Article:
The Nationwide case, supra, and Arenson v. National Auto. & Cas. Ins. Co. (1955), 45 Cal.2d 81, 286 P.2d 816, espouse the well-established rule of construction that exceptions and exclusions in an insurance policy must be construed strictly against the insurer and liberally in favor of the insured. The intentional acts exclusion does not relieve the insurance company of its obligation to defend and/or pay claims asserted under R. C. 3109.09, against its insured parents.
In view of the foregoing conclusions of law the court accordingly finds:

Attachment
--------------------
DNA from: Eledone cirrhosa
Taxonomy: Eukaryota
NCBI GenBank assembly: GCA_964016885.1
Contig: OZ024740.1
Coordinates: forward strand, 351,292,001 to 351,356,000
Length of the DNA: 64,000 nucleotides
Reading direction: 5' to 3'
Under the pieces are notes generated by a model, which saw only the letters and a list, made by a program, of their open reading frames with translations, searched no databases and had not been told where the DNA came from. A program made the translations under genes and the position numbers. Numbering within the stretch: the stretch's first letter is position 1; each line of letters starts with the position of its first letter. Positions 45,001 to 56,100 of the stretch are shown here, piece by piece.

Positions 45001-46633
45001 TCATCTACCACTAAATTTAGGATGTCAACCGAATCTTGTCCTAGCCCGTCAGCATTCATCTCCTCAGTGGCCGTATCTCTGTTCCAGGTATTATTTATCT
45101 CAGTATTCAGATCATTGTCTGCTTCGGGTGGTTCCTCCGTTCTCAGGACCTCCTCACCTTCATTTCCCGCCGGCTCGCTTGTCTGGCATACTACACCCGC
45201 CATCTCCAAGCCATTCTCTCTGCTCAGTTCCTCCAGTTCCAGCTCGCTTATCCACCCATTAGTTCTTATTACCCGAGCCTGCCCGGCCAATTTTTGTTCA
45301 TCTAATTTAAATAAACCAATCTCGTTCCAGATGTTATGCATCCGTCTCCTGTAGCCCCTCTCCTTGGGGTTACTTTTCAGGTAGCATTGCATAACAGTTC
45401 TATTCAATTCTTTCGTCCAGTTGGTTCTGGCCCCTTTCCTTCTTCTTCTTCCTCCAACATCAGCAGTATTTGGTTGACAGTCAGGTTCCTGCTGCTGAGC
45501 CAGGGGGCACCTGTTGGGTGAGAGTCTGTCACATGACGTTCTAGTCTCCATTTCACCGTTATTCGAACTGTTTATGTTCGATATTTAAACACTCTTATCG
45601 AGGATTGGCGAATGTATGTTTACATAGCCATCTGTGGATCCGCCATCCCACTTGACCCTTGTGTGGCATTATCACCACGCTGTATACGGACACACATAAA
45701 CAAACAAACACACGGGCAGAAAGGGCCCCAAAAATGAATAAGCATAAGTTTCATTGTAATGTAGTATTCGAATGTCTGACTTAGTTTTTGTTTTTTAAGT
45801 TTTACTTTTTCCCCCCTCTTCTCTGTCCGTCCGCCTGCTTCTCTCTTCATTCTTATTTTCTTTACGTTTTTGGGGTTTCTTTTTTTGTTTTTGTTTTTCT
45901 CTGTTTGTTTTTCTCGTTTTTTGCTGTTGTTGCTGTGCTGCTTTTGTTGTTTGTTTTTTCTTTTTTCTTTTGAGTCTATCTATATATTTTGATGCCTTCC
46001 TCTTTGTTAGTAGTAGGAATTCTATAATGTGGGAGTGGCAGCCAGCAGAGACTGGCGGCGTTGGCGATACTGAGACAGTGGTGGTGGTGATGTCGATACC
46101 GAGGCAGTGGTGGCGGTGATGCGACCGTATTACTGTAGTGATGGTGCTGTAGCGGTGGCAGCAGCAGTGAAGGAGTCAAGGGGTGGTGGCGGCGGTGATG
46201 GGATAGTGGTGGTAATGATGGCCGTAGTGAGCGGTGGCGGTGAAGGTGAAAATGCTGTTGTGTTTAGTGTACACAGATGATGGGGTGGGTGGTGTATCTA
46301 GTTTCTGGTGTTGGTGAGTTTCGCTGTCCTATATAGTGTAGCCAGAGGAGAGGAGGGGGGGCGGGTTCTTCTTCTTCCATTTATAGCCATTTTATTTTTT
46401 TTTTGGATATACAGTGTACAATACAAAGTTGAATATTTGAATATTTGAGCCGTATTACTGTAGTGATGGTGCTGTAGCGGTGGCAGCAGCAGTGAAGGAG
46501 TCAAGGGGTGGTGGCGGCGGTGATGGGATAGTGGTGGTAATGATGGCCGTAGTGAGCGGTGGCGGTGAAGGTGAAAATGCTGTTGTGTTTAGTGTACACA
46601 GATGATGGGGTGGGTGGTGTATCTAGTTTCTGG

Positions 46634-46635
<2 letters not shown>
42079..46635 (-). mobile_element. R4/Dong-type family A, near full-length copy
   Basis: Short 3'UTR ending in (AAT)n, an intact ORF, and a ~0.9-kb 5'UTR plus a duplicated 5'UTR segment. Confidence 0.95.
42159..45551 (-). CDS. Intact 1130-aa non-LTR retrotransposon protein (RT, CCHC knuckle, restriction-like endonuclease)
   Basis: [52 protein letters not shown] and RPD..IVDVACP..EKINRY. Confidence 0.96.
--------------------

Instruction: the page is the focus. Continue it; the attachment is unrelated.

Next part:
(1) That the motion of the defendant, Jeannie Malone, to dismiss the complaint for failure to state a cause of action against said defendant is not well taken and the same is hereby denied.
(2) That the motion for summary judgment of the defendant, Jeannie Malone, is without merit and that there is a genuine issue of fact and that the defendant, Jeannie Malone, is not entitled to a judgment as a matter of law.
(3) That the motion to produce certain documents for inspection and copying is granted in part and denied in part. The defendant is entitled to items 2 and 3 set forth in the request for production and is not entitled to items 1 and 4 set forth therein.